For example, maybe your breakfast is yogurt and fruit. That’s easy enough: Buy some yogurt and buy some fruit. In the morning, you can put the two together. Or you can make something the night before to grab on your way out the door. I like to make Bircher Muesli two servings at a time, since each calls for half an apple. so on sunday night, I’ll prep jars for Monday and Tuesday. On Tuesday night I’ll make another pair.
Save your takeout containers
When we start packing up dinners and lunches, we’ll need something to put them in. While cute little Bento-esque Tupperwares may look nice, you may decide you don’t actually want all those divided containers. Or the boxes you buy may turn out to be the wrong size once you start filling them. Save money and time by selecting one or two types of takeout container that you get plenty of, and save those whenever you get them. I like the flat rectangular ones and the round one pint soup containers. (You can also buy them in bulk if you need fresh ones.)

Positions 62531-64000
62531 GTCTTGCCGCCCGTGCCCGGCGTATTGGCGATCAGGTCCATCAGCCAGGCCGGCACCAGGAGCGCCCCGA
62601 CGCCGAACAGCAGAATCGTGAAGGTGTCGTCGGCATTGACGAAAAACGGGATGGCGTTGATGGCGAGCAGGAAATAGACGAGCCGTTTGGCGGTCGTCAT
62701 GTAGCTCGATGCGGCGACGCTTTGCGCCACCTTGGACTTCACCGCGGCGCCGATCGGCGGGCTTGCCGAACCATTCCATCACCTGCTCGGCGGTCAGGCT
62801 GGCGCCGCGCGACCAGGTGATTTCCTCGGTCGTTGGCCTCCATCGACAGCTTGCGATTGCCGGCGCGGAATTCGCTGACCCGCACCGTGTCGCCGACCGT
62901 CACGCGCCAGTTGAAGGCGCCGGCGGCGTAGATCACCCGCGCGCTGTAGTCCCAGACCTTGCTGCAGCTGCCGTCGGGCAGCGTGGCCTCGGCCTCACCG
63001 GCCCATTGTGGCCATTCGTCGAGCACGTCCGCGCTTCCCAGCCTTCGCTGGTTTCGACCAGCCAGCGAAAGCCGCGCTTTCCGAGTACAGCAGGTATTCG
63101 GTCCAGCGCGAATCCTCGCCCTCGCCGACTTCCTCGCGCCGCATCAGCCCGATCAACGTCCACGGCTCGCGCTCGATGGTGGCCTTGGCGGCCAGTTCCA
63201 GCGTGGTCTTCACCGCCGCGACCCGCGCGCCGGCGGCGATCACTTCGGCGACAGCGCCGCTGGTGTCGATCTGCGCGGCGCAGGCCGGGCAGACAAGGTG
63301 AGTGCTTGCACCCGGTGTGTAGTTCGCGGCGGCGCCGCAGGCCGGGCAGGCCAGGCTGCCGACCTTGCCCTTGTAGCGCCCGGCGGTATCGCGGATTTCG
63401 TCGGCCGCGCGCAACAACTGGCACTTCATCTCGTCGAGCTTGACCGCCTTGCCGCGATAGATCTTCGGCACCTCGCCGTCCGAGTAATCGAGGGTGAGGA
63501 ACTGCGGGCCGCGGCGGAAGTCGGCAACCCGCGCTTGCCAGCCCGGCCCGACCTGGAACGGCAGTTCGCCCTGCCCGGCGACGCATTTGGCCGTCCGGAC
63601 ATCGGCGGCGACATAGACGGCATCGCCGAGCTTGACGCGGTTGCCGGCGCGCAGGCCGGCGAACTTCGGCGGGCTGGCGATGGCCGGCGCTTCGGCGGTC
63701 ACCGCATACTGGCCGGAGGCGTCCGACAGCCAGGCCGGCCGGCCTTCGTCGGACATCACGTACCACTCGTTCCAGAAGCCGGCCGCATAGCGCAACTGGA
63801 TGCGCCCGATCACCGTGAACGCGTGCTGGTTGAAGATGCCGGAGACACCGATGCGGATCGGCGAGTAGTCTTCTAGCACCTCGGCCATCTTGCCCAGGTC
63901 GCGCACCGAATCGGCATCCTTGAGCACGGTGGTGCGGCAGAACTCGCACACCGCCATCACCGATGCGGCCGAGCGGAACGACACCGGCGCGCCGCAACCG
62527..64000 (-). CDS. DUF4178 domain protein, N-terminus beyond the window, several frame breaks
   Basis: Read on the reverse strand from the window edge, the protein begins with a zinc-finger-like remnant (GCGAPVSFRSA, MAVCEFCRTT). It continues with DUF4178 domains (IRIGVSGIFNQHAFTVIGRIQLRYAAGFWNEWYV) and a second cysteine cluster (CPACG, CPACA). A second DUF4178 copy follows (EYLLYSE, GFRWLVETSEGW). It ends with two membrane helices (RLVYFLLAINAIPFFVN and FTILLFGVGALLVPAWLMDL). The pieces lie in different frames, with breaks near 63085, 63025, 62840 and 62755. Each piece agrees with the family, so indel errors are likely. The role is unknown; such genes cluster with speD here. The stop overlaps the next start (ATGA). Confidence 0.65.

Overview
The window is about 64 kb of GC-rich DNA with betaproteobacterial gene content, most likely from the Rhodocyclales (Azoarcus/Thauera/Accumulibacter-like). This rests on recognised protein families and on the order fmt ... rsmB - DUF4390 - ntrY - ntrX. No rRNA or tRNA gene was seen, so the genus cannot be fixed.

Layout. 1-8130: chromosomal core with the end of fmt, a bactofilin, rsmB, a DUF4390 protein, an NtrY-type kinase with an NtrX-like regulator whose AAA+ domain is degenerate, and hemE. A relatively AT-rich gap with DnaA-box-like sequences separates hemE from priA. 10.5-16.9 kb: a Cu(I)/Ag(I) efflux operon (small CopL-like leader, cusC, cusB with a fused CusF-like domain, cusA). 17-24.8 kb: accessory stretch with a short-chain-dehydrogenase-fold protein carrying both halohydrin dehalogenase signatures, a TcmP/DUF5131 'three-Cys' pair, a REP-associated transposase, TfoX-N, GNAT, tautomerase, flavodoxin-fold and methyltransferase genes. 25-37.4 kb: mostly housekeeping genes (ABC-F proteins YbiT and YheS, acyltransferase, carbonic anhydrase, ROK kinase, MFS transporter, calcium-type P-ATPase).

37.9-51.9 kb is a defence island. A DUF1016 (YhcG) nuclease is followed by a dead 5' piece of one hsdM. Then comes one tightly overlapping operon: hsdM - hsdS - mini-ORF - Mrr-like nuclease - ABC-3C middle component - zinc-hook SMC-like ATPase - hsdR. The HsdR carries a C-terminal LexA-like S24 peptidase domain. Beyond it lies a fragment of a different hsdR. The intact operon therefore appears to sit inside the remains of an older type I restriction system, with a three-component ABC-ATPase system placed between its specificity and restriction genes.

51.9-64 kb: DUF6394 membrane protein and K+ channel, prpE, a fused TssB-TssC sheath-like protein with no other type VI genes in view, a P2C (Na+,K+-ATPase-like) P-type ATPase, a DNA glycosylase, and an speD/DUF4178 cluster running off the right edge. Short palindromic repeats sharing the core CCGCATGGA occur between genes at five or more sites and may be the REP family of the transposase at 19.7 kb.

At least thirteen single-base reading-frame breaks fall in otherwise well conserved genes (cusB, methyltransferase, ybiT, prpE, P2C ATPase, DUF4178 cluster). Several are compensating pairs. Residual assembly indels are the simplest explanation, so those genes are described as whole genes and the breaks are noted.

Make one meal at a time
After you get into the habit of eating your planned breakfast every day, the next step is to choose a second meal. For most of us, it will be lunch. This way, you have your first two meals taken care of, and you’re still free to make any dinner plans you like. (It’s fine if you never advance past this stage.)
I also recommend, at least at first, not planning for seven days at a time. Since I work a Monday-through-Friday job, I like to prep my weekday meals and then wing it on the weekends. (This usually involves my regular breakfast, some kind of meal scrounged from leftovers, and often a takeout meal or two.)